February 16, 2010
Call To Combine Culture With Innovation
A leading academic has urged the Australian Government to combine its national policies on culture and innovation, in order to avoid a fresh outbreak of "Ëthe culture wars'.
The Director of the ARC Centre of Excellence for Creative Industries and Innovation (CCI), Professor Stuart Cunningham, said today that Australia needs to grow new markets for culture and to take full advantage of the market mechanisms and innovation that underpin growth in the entire economy.
The proposal to bring culture and innovation closer together under a new Australian model for national cultural development is contained in a submission to the Federal Government on developing a national cultural policy by Prof. Cunningham and CCI colleague Dr Jason Potts.
For decades national cultural policy has been stuck between two poles, they say "“ one arguing that the market has failed, so governments must subsidize culture; the other arguing that government cultural subsidies also fail and the public should be allowed to choose its own culture.
It is high time for a "Ëmiddle way' that takes full advantage of Australia's strengths both in culture and creativity, on the one hand, and innovation and market dynamism on the other, Prof. Cunningham says.
"Arts Minister Garrett has called for a "Ërobust, freewheeling and substantial public discussion' about national cultural policy. His main themes "“ keeping culture strong', "Ëengaging the community', and "Ëpowering the young' "“offer real scope for fresh ideas," he said.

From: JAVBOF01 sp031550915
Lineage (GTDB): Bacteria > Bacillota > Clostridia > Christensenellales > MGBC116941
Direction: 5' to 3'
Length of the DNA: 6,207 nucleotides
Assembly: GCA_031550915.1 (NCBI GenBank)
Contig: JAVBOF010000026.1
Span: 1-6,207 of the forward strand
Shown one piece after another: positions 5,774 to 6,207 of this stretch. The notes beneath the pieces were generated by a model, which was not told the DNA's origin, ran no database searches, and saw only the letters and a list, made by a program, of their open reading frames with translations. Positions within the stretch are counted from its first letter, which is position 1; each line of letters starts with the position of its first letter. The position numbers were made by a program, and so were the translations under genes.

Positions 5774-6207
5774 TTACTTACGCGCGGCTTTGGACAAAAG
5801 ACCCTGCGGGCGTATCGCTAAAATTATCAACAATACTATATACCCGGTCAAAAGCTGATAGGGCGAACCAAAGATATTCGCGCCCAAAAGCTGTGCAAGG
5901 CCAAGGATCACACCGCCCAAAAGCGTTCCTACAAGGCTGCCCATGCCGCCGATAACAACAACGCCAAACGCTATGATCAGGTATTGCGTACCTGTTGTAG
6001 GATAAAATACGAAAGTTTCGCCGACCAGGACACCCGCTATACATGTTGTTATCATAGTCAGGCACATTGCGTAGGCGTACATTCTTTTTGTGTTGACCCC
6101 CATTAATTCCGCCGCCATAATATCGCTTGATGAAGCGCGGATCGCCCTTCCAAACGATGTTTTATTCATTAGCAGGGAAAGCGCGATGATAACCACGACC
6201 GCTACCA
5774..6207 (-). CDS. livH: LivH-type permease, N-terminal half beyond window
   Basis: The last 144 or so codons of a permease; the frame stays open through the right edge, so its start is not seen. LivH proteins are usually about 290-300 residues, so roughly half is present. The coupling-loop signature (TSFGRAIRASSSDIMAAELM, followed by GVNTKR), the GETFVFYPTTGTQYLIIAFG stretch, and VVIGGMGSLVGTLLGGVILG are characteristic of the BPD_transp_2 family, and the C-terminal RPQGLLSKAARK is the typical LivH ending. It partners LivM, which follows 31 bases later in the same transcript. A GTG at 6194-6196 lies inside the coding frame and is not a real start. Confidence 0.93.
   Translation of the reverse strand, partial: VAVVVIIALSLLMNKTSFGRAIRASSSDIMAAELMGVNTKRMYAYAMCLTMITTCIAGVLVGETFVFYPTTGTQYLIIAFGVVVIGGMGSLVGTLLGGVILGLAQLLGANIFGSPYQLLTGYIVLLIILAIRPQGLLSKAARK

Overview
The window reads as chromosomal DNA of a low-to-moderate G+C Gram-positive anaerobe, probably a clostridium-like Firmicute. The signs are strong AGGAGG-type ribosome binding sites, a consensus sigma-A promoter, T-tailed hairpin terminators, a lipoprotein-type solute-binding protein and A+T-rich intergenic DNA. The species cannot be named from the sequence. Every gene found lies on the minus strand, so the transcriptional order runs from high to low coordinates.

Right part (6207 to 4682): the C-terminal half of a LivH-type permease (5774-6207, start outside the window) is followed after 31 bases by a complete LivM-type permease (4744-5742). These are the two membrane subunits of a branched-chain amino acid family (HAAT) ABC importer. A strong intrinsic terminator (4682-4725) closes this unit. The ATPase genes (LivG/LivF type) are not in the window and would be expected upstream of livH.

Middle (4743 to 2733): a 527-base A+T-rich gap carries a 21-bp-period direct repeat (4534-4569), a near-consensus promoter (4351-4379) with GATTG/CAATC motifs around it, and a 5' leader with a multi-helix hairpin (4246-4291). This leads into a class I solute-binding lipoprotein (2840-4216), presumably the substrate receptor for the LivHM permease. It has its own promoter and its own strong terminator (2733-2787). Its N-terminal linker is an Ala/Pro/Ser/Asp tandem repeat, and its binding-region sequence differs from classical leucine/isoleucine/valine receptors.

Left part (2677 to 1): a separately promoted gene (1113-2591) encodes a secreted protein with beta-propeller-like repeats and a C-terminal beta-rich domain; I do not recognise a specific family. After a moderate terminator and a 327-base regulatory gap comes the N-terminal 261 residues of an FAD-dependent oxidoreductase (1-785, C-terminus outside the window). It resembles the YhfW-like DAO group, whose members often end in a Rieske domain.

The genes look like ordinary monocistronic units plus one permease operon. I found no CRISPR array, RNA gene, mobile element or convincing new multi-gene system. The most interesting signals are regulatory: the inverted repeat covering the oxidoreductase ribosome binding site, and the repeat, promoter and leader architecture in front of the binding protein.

"But if the choice being debated is simply less versus more public support for culture, then this will be a tired debate strangled at birth by the ghosts of politics past.
"If it is going to another be left-versus-right squabble, or fought out on the grounds of "Ëmarket failure' versus "Ëgovernment failure', the timely national debate that the Minister urges is likely to degenerate into another theatre of the culture wars," Prof. Cunningham warns.
"That would be a wasted opportunity, for there is also a middle way "“ the growth of markets for culture and innovation "“ that would seek to shift the debate toward harnessing market mechanisms."
This did not simply mean using more efficient market mechanisms to deliver cultural goods and services but rather re-orienting National Cultural Policy and its goals to take full advantage of market dynamics and the innovation process that underpins and drives economic growth and development for the nation as a whole.
"Government action and public money may then work to foster the capabilities and benefits of Australian creativity into Australian enterprises and emerging markets. These, in turn, will lead to a more vibrant and sustainable arts and cultural sector."
The CCI's submission on national cultural policy development is found as submission 54 on the National Cultural Policy website at http://nationalculturalpolicy.com.au/document/index/1, or go to: http://cci.edu.au/sites/default/files/ccook/CCI%20National%20Cultural%20Policy%20submission%201%20Feb%202010.pdf
The ARC Centre for Excellence for Creative Industries and Innovation (CCI) is helping to build a creative Australia through cutting edge research spanning the creative industries, media and communications, arts, cultural studies, law, information technology, education and business. Its website is at: http://www.cci.edu.au